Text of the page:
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Tim, I think I agree with most of what you say, but there's one big problem. This is the way we have done things for at least 10 years, and it's not working! Slowly the numbers of racers is dwindling. We need something new to bring people into the hobby, and keep them. And pan car isn't it.
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Old 06-05-2008, 12:39 PM   #148
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Personally I thinks it more simple than all that has been said previous, I live in the UK, and our so called government have put so many stealth taxes in place in the last 3ish years, that people simply DON'T have the monies to buy luxury's like we used to, just ask around, and guys that used to race will simply say, 'I can't afford to race any more' period, shame but fact, and its the same all over the world, tax this tax that. Example, Fuel/gas over here is now 1.20 a litre when this time last year it was around 1.00 that's $2 a litre crazy or what, but somehow I keep racing.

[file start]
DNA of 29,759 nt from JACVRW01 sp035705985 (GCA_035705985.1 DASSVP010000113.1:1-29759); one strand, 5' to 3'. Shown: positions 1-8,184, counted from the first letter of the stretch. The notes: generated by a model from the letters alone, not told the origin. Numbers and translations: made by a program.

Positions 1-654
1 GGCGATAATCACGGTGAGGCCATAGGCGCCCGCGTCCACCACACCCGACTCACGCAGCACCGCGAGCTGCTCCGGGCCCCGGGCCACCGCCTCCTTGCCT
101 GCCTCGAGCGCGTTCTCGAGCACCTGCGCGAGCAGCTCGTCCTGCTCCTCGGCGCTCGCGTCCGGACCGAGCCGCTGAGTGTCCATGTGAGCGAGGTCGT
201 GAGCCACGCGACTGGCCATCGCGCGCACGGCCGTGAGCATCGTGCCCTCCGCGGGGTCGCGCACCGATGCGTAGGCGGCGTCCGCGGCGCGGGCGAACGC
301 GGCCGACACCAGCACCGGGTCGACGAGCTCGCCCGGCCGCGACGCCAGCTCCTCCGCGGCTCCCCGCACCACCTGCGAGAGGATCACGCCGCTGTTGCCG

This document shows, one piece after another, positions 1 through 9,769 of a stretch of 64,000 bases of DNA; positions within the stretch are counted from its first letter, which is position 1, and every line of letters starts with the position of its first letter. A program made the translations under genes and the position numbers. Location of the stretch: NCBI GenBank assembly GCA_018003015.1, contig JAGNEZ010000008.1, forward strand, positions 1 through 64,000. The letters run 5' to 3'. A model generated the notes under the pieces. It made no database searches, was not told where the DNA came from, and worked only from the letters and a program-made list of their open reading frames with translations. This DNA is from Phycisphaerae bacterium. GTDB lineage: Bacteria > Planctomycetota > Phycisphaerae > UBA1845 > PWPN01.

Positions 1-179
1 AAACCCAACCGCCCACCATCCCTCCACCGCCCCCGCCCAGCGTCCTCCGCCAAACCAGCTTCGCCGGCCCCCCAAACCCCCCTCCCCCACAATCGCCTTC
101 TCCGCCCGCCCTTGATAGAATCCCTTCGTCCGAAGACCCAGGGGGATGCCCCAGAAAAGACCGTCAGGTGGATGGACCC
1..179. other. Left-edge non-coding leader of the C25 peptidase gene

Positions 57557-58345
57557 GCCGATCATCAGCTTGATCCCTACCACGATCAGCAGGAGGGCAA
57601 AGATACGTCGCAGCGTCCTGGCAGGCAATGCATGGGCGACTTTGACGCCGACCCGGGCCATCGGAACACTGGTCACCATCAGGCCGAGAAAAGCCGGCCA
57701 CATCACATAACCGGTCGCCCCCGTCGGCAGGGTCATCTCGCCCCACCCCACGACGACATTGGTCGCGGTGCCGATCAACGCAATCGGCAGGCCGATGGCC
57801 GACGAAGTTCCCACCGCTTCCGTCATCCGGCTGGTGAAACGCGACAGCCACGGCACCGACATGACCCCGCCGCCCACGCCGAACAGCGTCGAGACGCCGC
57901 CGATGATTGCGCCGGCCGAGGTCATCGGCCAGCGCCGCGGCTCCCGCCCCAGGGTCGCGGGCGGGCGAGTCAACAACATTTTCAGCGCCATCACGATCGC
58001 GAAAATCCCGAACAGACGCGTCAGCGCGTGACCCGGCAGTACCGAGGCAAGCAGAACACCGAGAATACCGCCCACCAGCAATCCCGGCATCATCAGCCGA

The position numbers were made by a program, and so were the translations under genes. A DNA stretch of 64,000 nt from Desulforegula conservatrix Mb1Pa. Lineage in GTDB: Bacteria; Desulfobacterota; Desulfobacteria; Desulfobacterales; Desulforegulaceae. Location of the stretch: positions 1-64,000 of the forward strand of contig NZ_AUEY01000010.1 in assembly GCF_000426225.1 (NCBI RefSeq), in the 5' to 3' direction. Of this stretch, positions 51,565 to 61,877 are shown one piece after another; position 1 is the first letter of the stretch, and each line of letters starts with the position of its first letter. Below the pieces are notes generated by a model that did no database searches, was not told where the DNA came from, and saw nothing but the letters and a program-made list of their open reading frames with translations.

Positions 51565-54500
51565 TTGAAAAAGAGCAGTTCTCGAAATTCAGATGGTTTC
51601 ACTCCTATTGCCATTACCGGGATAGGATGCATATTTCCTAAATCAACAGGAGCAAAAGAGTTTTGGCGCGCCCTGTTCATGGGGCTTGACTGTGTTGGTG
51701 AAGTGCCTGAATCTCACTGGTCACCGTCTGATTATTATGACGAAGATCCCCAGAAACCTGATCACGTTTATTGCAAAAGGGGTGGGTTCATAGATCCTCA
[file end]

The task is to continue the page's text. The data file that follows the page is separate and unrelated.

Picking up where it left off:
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Old 06-05-2008, 12:45 PM   #149
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Except for the last 10 years we have been doing touring cars. In the last 10 years touring cars turned from a nice converted 4wd buggy asphalt racer with a large suspension to race in unprepared parking lots into awesome speed demons that have as many, if not more adjustments than an F1 car and requires an engineering degree to fully comprehend everything that can be adjusted.